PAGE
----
I've been Playing Golf for: 4 months
My current handicap index or average score is: No clue
My typical ball flight is: Short Slice
The shot I hate or the "miss" I'm trying to reduce/eliminate is: Slice with a driver
Bend more at the knees, without sitting on your hips, them push the club out low and square and into a wider swing arc. Preserve the wide arc by retaining all weight on the right foot until immediately before the ball is struck.
You are coiling but then losing all of your coiled energy by uncoiling at the top of your down swing. The arms by themself generate very little hitting distance. All pros hit out to a false target 20 yards right of the green and staighten up just before impact. Keep your right shoulder back when attacking the ball as long as you can. You have a great follow through so any initial blocking right will soon be corrected once you adjust to this new procedure. Once you get it right you will have 2-3 yards of draw but it takes a lot of practice. Initial practice should be undertaken with irons of increasing length. Start with a wedge, then a 7 iron etc. Swing your practice irons as though they were a driver. Until you can draw all of your irons you are not ready to draw a driver. Such is far more difficult to do. Expect to hit considerably longer once you have mastered this.
There are many other aspects which can be improved, but the above two are the fundamentals. You have a good solid natural rhythm and will do well.
Huh? PGA Tour players have 85-95% of their pressure under their front foot at impact. And "immediately" before it they have 80-90% there. At no point is "all weight" back.
Of course one's weight is on the front foot immediately before impact / at impact. But it all needs to be on the back foot on the back swing / most of the down swing in order to be able to create and maintain a wide swing arc which is necessary in order to create maximum swing speed and minimise hitting down on the ball too steeply and creating excessive back spin.
I have not spoken to all that many P.G.A. tour players and so cannot comment on what they all do. I do however understand the swing dynamics necessary to generate power way beyond what P.G.A. tour players achieve. I work with international longdrive competitors and can still live with them at 62 years of age. My record speaks for itself. How many P.G.A. players do you know who are around 5 ft. 9 ins. tall, over 60, and can average 340 yards? I can and my driver is only 46" U.S.G.A.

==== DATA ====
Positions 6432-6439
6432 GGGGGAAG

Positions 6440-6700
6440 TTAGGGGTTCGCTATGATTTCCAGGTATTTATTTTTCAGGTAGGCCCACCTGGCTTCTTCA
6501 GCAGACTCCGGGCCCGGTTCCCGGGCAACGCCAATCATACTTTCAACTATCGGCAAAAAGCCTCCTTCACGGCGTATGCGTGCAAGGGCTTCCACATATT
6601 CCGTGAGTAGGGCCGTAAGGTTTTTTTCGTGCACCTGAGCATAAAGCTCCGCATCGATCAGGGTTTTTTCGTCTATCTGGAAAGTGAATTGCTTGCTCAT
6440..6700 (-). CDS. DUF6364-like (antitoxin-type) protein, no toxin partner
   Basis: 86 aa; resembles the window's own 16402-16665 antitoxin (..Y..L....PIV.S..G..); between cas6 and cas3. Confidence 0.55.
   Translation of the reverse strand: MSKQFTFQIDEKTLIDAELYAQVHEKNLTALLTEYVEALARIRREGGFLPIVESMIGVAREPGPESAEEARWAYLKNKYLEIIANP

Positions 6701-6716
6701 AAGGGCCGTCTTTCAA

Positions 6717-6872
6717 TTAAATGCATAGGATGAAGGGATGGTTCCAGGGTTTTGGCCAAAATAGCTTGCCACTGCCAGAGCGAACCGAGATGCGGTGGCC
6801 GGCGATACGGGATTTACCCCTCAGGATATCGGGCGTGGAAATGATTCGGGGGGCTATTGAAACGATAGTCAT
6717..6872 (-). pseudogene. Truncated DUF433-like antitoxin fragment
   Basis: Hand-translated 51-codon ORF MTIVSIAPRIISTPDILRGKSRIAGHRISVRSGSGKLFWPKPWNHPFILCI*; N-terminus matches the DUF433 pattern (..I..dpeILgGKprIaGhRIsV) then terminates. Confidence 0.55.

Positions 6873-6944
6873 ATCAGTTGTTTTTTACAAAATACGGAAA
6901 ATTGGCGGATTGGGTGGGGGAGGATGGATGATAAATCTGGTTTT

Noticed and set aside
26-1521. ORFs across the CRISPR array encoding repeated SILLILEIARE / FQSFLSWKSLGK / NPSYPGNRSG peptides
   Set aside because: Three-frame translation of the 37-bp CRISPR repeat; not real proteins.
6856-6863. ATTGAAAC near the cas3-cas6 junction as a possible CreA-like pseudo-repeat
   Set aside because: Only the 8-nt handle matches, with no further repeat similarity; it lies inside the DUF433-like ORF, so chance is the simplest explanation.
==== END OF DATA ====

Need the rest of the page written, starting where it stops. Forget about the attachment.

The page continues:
Various parts (nearly all parts, including feet) are capable of contributing towards power output. As a former marathon / ultra runner my legs are extremely strong. In order to utilise that strength one knees need to be flexed otherwise one cannot tap into their power. Your shoulders lie in a straight vertical line above your hips and are nothing to do with this simple point - i.e. bend your knees.
No. The push away is the start of the backswing where you push out towards 6 o'clock if we call the green (target) 12 o'clock. One needs to push out until one feels one's front foot start to lift. But avoid hip sway. Such is prevented by flexing your back knee (right knee for right handed players) towards target.
Push out very low and square. To keep the driver head parallel to you body it actually feels as though you are pushing it out away from you. Sticks placed on the ground are very useful for controlling this until it becomes second nature.
Line of arms / club at address:
This is a contentious point. I personally prefer my hands 7-8 inches from my crotch with my arms and the club creating a broken line - a wide 'v' shape. This I feel helps me to draw the ball and avoid stretching, which can cause the club head to come in slightly open and cause a fade. However many of the world's top long drivers essentially create a straight line with the arms / driver. One needs to experiment and find what works best for each player. This is not a black and white area.
Just like most beginners I feel that you are over-analysing. But that's far better than being brain dead and repeating the same mistakes over and over in practice!
Once the push away has been completed (do it slowly) turn one's waist and shoulders together. The shoulders turn far more than one's waist but let's not get too complex. When one's driver is at the top of the backswing one's torso is taut and under coil stress.